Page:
2. Tempered discipline: All too often the term “discipline”, when referring to young people, derives a negative connotation or image. To me, it’s quite the contrary. Discipline is infinitely important with one caveat….. that it’s tempered with love. Young people at this age are naturally starting to arc away from adult influencers as they move towards eventual adult independence. Many of the decisions I make with young people may not actually be appreciated in the immediate moment. However, my goal is to be comfortable in (perhaps) initial unpopularity but eventual/long term respect and appreciation. The funny thing about this business is that I’ve been on both sides. I’ve actually been a teenager and a middle school kid. I heartily realize that kids aren’t always going to like the decisions I make. I’m 100% okay with that because I too was a kid and I TOO didn’t like some of the decisions made by the adults in school (or my parents for that matter).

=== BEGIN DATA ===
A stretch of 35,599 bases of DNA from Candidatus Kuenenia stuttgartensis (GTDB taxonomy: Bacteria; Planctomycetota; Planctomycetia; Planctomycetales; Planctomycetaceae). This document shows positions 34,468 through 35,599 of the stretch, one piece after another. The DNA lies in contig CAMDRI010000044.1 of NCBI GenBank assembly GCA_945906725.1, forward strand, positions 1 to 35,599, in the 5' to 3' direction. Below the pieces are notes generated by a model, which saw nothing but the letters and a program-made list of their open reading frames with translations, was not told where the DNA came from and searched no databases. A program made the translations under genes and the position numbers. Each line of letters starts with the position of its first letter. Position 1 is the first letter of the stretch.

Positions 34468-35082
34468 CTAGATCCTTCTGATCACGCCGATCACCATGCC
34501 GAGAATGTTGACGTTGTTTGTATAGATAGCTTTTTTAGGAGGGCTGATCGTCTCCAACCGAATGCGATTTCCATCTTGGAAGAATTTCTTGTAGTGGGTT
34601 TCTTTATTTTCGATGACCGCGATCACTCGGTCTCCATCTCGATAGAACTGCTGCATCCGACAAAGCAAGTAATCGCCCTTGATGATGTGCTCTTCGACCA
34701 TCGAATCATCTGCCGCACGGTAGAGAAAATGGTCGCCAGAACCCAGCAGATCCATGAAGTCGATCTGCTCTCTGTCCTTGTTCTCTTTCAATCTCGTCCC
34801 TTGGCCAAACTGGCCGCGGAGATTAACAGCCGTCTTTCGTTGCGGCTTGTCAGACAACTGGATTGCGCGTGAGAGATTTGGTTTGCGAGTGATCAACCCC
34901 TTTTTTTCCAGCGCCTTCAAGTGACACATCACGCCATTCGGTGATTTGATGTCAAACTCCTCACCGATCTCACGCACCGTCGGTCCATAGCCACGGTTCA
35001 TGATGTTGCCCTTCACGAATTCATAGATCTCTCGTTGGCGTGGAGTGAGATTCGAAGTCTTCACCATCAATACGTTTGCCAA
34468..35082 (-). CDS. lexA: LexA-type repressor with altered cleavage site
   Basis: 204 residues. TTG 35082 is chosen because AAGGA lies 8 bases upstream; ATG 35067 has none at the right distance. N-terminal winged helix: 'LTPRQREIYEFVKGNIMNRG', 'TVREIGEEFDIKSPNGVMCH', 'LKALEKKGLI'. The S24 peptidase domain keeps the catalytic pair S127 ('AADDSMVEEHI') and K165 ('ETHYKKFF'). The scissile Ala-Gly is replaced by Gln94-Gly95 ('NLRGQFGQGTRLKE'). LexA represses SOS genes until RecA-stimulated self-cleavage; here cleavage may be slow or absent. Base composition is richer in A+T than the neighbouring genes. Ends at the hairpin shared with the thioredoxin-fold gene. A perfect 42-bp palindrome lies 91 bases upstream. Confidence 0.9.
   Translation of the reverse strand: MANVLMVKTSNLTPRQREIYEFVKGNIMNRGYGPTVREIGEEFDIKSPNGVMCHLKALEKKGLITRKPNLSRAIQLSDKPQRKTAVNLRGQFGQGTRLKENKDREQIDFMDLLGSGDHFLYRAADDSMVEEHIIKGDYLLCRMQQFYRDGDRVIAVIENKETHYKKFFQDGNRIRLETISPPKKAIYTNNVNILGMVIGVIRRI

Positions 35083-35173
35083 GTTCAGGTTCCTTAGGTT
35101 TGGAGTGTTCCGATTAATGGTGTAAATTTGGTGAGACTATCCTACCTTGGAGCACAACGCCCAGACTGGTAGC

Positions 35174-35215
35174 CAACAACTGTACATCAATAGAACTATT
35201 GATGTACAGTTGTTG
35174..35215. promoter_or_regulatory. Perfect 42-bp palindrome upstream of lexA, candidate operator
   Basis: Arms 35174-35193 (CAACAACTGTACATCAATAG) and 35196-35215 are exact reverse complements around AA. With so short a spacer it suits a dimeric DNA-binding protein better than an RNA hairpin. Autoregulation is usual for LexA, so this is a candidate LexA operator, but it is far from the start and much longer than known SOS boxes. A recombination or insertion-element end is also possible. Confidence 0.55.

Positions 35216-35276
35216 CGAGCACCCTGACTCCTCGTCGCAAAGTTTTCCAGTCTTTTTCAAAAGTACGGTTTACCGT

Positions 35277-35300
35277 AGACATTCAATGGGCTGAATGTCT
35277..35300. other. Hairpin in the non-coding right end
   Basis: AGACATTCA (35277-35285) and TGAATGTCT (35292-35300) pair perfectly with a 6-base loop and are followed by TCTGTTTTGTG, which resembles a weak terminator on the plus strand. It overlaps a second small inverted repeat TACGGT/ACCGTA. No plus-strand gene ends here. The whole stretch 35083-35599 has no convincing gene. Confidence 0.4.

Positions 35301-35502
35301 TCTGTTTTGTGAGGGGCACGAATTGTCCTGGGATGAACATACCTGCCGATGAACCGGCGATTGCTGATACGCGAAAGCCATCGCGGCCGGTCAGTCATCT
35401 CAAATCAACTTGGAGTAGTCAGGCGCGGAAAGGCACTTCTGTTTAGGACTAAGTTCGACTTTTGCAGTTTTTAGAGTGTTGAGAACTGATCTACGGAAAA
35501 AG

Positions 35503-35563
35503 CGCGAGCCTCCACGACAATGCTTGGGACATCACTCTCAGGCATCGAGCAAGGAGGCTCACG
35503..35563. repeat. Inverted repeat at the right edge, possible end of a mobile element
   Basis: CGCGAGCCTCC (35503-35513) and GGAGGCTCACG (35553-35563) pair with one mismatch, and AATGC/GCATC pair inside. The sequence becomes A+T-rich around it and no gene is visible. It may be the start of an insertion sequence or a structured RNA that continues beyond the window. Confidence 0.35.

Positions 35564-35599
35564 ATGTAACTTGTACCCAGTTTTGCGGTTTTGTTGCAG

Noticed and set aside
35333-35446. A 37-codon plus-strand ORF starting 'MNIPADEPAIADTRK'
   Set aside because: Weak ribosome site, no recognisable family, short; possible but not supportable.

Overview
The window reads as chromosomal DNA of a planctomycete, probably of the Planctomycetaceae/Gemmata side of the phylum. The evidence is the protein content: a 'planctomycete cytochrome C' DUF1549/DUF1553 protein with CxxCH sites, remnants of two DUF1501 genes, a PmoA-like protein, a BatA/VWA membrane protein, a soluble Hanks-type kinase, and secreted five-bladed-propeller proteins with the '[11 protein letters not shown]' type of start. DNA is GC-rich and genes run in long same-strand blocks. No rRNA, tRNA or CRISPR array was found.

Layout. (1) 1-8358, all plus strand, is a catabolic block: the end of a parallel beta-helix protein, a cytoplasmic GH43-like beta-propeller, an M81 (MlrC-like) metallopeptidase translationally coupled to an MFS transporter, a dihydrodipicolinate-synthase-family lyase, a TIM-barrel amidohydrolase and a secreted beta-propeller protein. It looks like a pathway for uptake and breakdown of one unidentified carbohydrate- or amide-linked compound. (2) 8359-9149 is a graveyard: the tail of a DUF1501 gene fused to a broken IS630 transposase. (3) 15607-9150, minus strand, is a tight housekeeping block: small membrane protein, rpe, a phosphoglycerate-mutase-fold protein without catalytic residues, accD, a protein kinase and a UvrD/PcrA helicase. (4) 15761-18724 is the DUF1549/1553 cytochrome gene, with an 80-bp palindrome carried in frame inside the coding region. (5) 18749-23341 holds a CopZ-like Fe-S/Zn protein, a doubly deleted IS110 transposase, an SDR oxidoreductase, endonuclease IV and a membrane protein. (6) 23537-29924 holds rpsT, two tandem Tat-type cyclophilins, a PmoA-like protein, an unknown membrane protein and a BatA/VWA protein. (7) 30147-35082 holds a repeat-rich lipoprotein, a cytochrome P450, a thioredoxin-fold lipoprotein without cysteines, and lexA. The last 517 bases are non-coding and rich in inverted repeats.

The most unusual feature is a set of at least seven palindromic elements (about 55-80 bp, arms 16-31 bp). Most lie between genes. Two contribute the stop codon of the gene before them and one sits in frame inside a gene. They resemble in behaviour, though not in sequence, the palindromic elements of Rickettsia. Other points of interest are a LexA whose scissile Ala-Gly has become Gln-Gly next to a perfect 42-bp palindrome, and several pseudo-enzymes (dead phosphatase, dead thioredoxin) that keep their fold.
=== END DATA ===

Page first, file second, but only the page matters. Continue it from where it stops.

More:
3. Honest with myself: I’ve made notable progress in my personal, professional, and spiritual growth over my 15 year tenure here at HCMS. I’m certainly not done yet. I have much more to do and the work is always in front of me. One of the most important facets (IMHO) of a leader is to be honest in accomplishment but even more so in defeat or failure. Regardless of personal or professional growth, my past record has shown that my own greatest growth has occurred despite early and sometimes often mistakes.

I want to instill that in your children. I want them to fail. Yes, I want them to experience some failure so they learn to eventually conquer. That pathway builds one of the most critical and powerful traits of all- PERSEVERANCE. Too many young people are not taking risks by taking the mentality of, “If I don’t try, at least that protects me from ever failing.” I ardently disagree with that mindset.